It’s dangerous to make a kid do things that make no sense to them over and over and over while relying on extrinsic reinforcement. That teaches them that people in positions of power can do whatever they want to them, and that they have no right to protest or understand or influence things. It leaves people subject to it very, very vulnerable to abuse. Extreme conditioned obedience is dangerous, and it’s the most persistently reinforced behavior in it. It’s generalized to other environments, and does not go away once therapy ends.

Ruti Regan

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Categories
Definitions & Characteristics

Atmosphere – Rays (Part 3)

When I say things like “I don’t believe in the diagnoses in the DSM,”

that does not mean I think people are faking it, or making their experiences up. […] Their experiences are absolutely, definitely real.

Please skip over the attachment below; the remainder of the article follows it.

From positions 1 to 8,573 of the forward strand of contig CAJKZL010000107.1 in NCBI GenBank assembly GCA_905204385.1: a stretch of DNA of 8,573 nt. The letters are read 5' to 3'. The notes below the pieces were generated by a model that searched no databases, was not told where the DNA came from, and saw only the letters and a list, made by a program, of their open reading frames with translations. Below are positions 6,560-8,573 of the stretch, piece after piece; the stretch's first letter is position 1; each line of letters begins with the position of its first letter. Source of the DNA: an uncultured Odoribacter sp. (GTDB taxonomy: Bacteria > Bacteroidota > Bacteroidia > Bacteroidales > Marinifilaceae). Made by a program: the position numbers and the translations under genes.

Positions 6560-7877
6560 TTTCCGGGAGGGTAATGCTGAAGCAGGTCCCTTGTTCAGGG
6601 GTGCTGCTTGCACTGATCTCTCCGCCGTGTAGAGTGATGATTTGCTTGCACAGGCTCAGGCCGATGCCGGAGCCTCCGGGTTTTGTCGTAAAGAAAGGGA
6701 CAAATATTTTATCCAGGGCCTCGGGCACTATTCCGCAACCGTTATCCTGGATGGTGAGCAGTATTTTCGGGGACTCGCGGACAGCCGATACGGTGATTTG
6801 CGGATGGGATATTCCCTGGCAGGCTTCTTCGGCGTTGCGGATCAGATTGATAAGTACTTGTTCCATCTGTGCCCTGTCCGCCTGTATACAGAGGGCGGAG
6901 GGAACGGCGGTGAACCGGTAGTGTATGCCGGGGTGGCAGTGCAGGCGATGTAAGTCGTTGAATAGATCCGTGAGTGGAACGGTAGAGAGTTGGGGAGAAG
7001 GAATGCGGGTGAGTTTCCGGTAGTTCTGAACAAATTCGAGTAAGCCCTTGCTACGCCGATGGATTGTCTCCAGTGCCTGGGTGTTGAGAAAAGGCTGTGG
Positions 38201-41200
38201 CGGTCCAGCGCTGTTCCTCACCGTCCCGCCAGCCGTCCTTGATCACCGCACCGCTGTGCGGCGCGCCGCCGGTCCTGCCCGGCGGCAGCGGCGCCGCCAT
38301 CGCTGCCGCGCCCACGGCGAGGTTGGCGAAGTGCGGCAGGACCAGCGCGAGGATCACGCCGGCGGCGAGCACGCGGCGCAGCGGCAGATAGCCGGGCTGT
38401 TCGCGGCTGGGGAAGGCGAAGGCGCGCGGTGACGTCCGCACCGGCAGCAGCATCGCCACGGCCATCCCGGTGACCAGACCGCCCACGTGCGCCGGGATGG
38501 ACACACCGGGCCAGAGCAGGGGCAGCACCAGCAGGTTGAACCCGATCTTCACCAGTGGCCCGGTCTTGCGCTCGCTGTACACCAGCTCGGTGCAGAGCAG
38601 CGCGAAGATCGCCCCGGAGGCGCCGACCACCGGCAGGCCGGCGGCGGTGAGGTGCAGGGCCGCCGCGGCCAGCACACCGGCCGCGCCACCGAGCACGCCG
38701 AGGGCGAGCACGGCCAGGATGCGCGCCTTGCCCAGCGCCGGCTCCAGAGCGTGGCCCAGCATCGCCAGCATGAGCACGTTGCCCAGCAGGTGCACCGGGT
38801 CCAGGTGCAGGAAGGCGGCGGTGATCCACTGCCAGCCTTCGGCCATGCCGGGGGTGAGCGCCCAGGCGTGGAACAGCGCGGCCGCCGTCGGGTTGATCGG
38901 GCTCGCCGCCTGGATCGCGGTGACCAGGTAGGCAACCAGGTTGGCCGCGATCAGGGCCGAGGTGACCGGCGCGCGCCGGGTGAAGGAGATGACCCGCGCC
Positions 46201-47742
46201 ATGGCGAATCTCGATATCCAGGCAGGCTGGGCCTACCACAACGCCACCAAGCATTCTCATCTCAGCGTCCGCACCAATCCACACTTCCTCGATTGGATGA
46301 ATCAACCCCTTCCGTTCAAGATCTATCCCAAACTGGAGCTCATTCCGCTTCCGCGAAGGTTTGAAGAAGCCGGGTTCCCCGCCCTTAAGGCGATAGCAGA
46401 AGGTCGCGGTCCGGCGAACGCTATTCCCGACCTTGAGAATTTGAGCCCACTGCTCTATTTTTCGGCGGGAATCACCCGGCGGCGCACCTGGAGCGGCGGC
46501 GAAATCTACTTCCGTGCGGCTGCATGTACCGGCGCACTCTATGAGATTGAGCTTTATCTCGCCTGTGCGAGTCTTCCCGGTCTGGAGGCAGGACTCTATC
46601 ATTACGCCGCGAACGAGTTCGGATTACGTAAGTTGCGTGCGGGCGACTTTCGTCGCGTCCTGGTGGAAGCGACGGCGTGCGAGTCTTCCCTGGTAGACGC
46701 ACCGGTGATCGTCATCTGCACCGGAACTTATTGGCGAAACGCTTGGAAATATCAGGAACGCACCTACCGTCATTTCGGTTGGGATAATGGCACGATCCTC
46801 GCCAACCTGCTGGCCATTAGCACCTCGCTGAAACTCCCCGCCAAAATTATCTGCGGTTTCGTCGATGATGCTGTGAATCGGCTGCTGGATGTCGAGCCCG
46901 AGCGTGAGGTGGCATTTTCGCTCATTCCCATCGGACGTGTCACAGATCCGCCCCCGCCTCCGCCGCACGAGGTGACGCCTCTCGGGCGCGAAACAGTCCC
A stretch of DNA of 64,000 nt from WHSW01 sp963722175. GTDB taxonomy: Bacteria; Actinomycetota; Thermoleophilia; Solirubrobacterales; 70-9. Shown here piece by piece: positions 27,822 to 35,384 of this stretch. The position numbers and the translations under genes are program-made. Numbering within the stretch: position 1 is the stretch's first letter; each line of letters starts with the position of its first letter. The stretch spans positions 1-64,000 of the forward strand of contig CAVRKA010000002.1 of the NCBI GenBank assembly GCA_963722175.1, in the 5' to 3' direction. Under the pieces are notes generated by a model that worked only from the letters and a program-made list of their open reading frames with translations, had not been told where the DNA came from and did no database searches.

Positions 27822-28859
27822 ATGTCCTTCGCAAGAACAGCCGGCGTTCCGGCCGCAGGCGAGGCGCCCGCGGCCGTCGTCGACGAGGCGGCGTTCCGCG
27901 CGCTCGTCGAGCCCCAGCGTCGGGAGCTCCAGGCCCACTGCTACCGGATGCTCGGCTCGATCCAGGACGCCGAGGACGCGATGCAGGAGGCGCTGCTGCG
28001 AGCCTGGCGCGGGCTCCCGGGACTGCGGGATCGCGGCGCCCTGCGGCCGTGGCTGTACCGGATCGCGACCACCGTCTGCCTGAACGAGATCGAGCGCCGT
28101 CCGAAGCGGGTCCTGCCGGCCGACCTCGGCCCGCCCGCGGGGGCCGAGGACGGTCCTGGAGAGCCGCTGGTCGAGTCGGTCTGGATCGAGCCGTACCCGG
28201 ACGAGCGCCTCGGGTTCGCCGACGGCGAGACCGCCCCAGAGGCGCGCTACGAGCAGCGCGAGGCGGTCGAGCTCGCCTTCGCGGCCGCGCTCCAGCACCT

[…]

I agree that we need a language,

but I disagree that the DSM provides a good one. […]

Out of context, Sarah K Reece

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Diagnosis recognizes reality; it doesn’t create it.

The way medical diagnosis works can often make disabled people feel fake. (Any kind of disabled people, including people with mental illness or chronic illness). There’s a widespread culture misperception that real disabled people have a clear professional diagnosis, and that everyone else is just faking it for attention or something. It doesn’t actually work that way. Diagnosis is more complicated than that.

People with disabilities are disabled whether or not anyone has diagnosed their disability. […] But it doesn’t change the reality. Someone diagnosed today was already disabled yesterday. Many people are disabled for years or decades before they get access to accurate diagnosis. […]